Food Web

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A food web is a series of interlinked food chains displaying the movement of energy and matter through and ecosystem. A food web is a representation of the predator-prey relationships between species within an ecosystem or habitat. Food chains are linked because animals feed on a variety of things, eating more than one kind of food in order to meet their energy requirements.

The food web is divided into two broad categories: the grazing web, beginning with autotrophs, and the detrital web, beginning with organic debris. There are many food chains contained in these food webs.Each organism in the food web is eaten by the next in line. Each position in the food chain is called a trophic level. Plants are at the first trophic level. Often times, food chains and webs are displayed as pyramids because the number of consumers at each level decreases significantly, so that a single top consumer, (e.g., a polar bear or a human), will be supported by a million separate producers.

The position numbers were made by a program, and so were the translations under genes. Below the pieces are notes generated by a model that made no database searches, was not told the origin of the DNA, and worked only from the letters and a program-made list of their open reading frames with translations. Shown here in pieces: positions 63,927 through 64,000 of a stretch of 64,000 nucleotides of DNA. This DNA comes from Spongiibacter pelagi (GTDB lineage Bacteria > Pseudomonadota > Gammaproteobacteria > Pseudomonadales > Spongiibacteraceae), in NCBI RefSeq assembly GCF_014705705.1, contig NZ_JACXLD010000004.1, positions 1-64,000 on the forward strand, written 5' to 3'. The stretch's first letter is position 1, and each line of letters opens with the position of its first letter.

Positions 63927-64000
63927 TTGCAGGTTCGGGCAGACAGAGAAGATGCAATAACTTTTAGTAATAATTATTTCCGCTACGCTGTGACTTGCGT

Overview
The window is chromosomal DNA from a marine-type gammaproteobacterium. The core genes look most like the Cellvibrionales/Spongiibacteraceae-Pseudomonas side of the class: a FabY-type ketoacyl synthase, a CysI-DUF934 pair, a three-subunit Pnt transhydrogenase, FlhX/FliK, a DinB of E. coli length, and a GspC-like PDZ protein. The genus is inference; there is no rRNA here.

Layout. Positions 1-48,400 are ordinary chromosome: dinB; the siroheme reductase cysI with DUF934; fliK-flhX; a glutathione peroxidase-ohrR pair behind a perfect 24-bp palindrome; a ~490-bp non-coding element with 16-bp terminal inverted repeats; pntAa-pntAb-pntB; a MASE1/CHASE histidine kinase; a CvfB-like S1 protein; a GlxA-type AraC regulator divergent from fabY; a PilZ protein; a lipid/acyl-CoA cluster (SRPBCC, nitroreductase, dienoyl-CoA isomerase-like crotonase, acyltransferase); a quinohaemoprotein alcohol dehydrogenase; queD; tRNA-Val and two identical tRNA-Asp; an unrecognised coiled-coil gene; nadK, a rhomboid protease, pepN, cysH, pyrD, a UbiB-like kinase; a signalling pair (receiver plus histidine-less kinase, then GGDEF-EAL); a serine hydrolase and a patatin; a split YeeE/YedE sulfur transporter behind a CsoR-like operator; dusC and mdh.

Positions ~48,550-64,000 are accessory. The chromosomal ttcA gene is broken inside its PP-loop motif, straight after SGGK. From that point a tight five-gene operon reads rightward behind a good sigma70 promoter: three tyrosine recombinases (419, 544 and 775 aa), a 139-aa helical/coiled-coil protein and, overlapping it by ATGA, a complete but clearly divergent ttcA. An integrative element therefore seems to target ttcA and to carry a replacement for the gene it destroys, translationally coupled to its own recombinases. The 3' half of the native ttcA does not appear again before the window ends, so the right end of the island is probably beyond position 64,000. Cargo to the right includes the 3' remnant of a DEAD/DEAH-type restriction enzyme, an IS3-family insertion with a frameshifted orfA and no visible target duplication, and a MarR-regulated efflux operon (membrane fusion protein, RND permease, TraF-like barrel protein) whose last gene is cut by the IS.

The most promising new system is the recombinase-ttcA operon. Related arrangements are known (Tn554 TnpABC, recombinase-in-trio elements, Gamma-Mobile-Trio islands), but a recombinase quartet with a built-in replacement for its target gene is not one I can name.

A change in one part of the food web affects other populations. This is exemplified when we play a game like Owls, Mice and Seeds. We can increase this understanding by drawing attention when one population (ie owls) goes extinct, and by introducing pesticides to the seeds.

The higher up a food chain you go, the less food (and energy) that remains available. This is because energy is lost to the environment with each transfer as entropy increases. About eighty to ninety percent of the energy is expended for the organism’s life processes or is lost as heat or waste. Only about ten to twenty percent of the organism’s energy is generally passed to the next organism.

See also:  The Food Chain Song